Scientists have developed a 'surgery in a pill' that could be a game changer for those who suffer from type 2 diabetes. The pill mimics the effects of gastric bypass surgery, which reduces the size of the stomach and reroutes food away from the stomach and the small intestine so sugar doesn't reach it.
The medication temporarily coats the intestine so it is unable to absorb sugars and other nutrients, therefore avoiding blood sugar level spikes. It would allow users to receive surgery benefits but with lower risk and lower cost, according to the researchers at Brigham and Women's Hospital at Harvard Medical School.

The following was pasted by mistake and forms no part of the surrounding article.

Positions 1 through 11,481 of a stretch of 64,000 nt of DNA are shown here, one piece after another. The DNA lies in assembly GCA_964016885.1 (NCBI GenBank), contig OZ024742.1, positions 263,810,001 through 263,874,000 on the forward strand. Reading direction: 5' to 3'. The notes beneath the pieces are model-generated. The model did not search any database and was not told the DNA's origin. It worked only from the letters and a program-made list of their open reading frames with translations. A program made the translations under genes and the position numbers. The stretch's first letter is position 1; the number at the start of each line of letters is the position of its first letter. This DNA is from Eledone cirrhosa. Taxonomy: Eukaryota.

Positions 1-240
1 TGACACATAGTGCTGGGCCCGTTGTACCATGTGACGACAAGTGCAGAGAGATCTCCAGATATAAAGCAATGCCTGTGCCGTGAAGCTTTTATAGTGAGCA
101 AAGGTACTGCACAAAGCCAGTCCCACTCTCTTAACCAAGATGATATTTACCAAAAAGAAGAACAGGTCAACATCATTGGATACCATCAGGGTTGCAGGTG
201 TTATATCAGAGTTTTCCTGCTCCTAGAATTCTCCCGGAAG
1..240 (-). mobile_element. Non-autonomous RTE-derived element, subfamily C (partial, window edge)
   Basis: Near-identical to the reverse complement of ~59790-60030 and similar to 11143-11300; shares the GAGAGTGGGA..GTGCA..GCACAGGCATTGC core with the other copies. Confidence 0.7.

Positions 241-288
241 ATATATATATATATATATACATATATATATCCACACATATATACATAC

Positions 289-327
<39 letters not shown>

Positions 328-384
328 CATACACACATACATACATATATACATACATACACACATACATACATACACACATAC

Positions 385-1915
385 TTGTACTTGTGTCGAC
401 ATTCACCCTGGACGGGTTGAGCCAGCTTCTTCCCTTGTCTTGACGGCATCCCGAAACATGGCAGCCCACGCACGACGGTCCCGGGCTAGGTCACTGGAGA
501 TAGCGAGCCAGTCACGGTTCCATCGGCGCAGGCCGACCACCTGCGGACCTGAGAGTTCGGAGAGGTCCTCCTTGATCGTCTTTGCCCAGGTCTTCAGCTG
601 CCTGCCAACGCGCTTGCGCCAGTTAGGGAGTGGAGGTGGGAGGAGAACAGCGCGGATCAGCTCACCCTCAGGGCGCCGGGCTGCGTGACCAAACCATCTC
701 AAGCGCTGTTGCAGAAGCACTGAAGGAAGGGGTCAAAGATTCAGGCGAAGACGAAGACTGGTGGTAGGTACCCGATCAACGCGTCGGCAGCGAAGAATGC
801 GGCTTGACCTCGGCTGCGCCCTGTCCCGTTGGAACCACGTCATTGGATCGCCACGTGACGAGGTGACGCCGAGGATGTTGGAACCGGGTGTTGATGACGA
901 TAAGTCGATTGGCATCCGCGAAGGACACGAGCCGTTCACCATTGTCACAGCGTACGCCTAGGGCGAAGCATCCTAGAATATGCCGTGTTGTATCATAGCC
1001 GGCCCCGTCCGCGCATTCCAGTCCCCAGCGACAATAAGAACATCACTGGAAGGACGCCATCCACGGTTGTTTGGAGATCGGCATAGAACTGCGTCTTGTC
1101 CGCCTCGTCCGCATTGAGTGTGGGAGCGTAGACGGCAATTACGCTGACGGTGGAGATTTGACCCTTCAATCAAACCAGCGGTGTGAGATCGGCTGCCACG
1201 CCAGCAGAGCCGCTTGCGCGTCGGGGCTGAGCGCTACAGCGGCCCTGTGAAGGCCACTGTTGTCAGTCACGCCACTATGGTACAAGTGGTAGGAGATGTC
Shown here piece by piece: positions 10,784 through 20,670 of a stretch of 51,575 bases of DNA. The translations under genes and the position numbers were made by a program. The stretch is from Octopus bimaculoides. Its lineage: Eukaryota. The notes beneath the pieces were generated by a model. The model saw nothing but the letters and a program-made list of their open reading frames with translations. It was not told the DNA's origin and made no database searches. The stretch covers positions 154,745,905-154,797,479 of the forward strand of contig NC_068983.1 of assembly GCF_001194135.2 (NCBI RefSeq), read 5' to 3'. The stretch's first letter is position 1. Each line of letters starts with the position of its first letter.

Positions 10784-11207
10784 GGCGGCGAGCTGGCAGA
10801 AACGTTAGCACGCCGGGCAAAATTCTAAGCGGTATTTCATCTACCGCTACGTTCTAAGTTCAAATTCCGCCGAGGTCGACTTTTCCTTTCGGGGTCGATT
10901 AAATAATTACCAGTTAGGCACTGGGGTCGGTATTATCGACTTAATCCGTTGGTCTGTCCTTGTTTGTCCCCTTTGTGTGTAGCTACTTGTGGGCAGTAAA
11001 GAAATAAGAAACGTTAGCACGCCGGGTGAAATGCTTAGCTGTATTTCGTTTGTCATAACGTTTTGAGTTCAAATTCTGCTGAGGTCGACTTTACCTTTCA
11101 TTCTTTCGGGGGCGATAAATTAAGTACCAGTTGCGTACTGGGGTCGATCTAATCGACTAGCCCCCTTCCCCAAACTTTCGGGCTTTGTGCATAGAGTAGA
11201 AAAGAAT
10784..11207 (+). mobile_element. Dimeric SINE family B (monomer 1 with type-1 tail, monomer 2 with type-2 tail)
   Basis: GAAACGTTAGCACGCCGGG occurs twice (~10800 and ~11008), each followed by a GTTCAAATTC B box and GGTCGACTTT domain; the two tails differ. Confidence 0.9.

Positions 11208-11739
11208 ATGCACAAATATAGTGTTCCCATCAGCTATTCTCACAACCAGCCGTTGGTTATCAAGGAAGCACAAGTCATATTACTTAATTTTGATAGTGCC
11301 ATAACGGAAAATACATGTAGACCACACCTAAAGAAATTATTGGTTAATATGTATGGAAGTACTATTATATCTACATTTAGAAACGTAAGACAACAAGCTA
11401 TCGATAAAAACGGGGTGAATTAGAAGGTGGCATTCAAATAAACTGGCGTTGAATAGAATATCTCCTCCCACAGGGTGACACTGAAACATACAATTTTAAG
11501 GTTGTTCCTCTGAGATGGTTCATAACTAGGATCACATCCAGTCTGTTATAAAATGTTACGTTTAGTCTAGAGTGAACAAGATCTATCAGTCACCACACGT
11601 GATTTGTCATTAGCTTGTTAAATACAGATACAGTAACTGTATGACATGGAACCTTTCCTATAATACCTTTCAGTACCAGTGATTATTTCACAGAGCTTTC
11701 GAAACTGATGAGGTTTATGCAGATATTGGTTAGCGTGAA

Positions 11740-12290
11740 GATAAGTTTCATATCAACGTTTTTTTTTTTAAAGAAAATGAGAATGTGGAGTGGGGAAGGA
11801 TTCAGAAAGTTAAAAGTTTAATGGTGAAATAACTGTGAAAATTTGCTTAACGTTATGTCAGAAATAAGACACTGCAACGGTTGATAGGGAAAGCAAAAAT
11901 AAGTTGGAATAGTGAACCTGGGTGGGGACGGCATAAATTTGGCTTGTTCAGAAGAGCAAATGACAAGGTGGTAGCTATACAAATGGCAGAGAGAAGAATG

In Roux-en-Y gastric bypass surgery, the upper stomach is stapled to create a small pouch that is then attached to the small intestine, reducing the capacity of the stomach.
Food is rerouted away from the majority of the stomach and the upper part of the small intestine. The intestine is unable to absorb sugars and nutrients, and therefore blood sugar levels don't rise.
The procedure is often prescribed for those who have type 2 diabetes (T2D), and the researchers note that obese patients with diabetes who undergo the surgery experience 'an early and weight-independent improvement or complete resolution of their T2D'.